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Published August 2008 | Published + Submitted
Journal Article Open

A mini-survey of ultracool dwarfs at 4.9 GHz


Context. A selection of ultracool dwarfs are known to be radio active, with both gyrosynchrotron emission and the electron cyclotron maser instability being given as likely emission mechanisms. Aims. We explore whether ultracool dwarfs previously undetected at 8.5 GHz may be detectable at a lower frequency. Methods. We select a sample of fast rotating ultracool dwarfs with no detectable radio activity at 8.5 GHz, observing each of them at 4.9 GHz. Results. From the 8 dwarfs in our sample, we detect emission from 2MASS J07464256+2000321, with a mean flux level of 286 ±24 µJy. The light-curve of 2MASS J07464256+2000321, is dominated towards the end of the observation by a very bright, ≈100% left circularly polarized burst during which the flux reached 2.4 mJy. The burst was preceded by a raise in the level of activity, with the average flux being ≈160 µJy in the first hour of observation rising to ≈400 µJy in the 40 min before the burst. During both periods, there is significant variability. Conclusions. The detection of 100% circular polarization in the emission at 4.9 GHz points towards the electron cyclotron maser as the emission mechanism. However, the observations at 4.9 GHz and 8.5 GHz were not simultaneous, thus the actual fraction of dwarfs capable of producing radio emission, as well as the fraction of those that show periodic pulsations is still unclear, as indeed are the relative roles played by the electron cyclotron maser instability versus gyrosynchrotron emission, therefore we cannot assert if the previous non-detection at 8.5 GHz was due to a cut-off in emission between 4.9 and 8.4 GHz, or due to long term variability.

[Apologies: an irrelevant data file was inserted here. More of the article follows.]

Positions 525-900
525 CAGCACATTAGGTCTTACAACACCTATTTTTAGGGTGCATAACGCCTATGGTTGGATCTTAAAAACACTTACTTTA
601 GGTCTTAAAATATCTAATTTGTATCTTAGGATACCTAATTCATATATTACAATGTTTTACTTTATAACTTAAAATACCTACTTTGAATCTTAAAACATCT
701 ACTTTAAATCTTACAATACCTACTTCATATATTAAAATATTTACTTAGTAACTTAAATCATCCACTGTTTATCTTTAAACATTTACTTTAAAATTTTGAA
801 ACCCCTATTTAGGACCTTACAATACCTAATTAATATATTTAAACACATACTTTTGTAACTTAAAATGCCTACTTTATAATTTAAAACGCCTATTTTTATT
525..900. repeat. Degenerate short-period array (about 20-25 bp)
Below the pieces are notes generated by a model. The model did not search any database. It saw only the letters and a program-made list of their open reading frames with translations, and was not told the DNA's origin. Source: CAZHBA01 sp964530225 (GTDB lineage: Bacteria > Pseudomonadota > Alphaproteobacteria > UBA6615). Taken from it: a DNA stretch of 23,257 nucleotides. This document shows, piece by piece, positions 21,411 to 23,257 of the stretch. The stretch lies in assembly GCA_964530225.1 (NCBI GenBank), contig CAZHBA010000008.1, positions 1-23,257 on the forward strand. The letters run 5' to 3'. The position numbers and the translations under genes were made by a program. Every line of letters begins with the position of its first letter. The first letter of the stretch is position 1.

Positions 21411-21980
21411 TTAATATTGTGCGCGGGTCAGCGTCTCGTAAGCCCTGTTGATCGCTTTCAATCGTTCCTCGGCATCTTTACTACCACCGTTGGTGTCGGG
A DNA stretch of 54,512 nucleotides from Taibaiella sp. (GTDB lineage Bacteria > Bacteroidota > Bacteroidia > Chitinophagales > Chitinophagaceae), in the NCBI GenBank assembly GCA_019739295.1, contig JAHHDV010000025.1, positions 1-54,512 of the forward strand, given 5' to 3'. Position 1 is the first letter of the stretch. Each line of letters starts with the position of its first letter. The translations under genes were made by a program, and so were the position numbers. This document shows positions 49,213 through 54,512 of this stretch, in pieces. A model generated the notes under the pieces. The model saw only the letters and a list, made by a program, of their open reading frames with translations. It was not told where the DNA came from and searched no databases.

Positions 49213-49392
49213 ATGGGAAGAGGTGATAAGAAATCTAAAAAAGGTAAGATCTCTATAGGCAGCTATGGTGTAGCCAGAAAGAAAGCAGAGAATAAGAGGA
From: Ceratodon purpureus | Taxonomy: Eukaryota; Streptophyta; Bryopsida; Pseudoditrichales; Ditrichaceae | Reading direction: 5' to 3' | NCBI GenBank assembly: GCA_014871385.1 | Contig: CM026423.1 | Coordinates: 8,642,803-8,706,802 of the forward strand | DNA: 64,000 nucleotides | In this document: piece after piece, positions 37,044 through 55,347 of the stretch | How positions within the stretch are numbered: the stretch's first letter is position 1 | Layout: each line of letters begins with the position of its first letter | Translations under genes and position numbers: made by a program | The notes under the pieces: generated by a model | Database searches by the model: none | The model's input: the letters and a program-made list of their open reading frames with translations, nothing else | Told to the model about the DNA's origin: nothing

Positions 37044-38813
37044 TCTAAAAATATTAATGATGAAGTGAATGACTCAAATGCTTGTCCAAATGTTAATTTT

Additional Information

© 2008 ESO. Article published by EDP Sciences. Received 19 December 2007; Accepted 3 June 2008; Published online 04 June 2008. Armagh Observatory is grant-aided by the N. Ireland Dept. of Culture, Arts & Leisure. We gratefully acknowledge the support of Science Foundation Ireland (Grant Number 07/RFP/PHYF553). This research has made use of the Simbad database, operated at CDS, Strasbourg, France.

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Submitted - 0805.4574.pdf


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